A couple of grim statistics popped out this week in the mainstream press. (Otherwise known as the Real News.) First, America’s COVID-19 deaths have now passed the shocking numbers America lost during the Spanish flu n 1918-1920. We’ve officially passed 675,00 deaths, and that not accounting for the likely hundreds of thousands of uncounted — the abject poor, the uninsured, the excessively rural – who died never making it to a hospital or gaining treatment.
Still, COVID-19 remains much less virulent than the Spanish Flu was back then, as today we have three times the population but the same number of deaths. But the threat from the Spanish Flu was always its variants, and today is no different than then.
Either we put this virus down and get it fully under control, or we as a nation and world risk it evolving into something far, far deadlier.
And this is where the anti-science, anti-vaxxers have all Americans over a barrel and at great risk. Until we all work together, as a country, united, to kill this thing, it will continue on indefinitely intruding into our lives and families and health. We need only look to the stubborn Southern states currently getting hammered with sickness and deaths at rates 2 to 4 times higher than California. Their hospitals are again overflowing. Their health care workers are melting down and some quitting. But in the South the mortuary business is booming.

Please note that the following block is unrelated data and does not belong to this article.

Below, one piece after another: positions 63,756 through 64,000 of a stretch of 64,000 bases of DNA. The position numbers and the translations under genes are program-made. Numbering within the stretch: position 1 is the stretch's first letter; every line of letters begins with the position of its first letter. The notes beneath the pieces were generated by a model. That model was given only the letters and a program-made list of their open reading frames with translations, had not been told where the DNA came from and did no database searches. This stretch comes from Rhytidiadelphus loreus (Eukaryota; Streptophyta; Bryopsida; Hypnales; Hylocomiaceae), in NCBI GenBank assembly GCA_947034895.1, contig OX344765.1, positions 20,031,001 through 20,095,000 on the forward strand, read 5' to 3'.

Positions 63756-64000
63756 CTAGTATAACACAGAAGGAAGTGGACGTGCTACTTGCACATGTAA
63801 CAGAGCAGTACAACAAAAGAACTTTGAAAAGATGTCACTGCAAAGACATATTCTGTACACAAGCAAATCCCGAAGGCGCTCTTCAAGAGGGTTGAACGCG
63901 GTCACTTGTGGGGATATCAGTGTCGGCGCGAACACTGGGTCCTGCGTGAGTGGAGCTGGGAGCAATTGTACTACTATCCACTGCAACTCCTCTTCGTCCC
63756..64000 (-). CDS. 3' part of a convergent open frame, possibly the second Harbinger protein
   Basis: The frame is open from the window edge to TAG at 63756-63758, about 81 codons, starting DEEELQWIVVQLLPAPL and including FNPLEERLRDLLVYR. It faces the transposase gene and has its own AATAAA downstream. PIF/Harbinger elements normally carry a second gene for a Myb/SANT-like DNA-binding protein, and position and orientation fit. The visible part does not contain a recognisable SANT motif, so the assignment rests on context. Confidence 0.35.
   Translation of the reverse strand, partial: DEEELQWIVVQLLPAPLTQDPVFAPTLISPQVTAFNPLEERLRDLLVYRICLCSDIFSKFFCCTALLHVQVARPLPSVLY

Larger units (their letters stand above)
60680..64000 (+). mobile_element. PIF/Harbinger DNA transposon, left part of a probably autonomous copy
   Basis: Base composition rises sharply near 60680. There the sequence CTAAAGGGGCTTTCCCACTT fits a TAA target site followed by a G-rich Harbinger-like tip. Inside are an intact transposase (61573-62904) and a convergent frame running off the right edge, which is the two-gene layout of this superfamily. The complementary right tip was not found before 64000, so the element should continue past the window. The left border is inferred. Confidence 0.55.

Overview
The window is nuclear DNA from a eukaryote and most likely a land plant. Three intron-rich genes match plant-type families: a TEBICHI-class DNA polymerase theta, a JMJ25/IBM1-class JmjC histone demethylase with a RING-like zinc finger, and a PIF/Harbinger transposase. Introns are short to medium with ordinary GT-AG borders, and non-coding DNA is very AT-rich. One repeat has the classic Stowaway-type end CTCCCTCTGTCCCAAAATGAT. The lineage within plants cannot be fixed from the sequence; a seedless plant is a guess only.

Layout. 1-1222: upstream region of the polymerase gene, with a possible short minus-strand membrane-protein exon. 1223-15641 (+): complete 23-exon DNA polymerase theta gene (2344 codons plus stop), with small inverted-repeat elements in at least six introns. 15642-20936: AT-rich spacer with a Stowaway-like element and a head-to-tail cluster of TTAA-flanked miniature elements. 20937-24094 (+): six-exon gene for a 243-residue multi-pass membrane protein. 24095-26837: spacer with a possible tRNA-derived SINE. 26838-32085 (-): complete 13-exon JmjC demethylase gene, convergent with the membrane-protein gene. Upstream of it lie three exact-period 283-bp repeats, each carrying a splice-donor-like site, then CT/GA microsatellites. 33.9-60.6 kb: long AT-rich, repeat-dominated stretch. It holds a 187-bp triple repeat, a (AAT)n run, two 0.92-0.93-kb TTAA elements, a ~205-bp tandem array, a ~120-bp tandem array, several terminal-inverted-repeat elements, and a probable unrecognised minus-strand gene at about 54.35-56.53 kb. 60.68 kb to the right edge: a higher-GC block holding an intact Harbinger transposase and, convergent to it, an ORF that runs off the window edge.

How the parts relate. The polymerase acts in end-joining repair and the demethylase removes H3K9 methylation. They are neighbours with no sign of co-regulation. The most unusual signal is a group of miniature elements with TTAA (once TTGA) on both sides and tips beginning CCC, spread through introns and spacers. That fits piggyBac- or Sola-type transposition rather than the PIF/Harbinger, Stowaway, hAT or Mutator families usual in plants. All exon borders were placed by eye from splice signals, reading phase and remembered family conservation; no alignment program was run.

And, speaking of business and COVID-19: Last week the Santa Clarita Valley Economic Development Corp. held its first state of affairs meeting in public, with real people meeting in a real room. Everyone was masked up. It was great to see folks with real eyeballs to real eyeballs. We’ve all been Zoomed past exhaustion in our prior meetings, so this was a real treat. A taste of normalcy. But still, just a taste.
COVID-19 Delta remains active, and meetings like this could turn into mega-spreaders if things were handled like a Donald Trump rally, with no masks and tons of close contact. The SCVEDC is composed largely our city’s most active business leaders and these folks know firsthand not to mess with COVID-19, as they and their businesses already wrestled with it for 18 months.
We discussed lots of facts and figures about SCV’s economic experience and health during the COVID-19 pandemic. You may recall back in March 2020 when COVID-19 first exploded, most businesses were in a state of shock and pause. What would happen? What shoe would drop? A second Great Recession? Just what?
Well, COVID-19 turned out to be a wily virus, impacting businesses in varied ways. Some, like cruise lines and amusement parks, restaurants and hotels, were flattened for most of these past 18 months with thousands of layoffs just in the SCV. Losses exploded. Dread and despair became the reality for all business executives and employees engages in these industries.
Yet for others, such as construction, medical, home improvement, real estate – things strangely picked up and improved and many businesses are doing record business. Homebuilders still can’t build fast enough!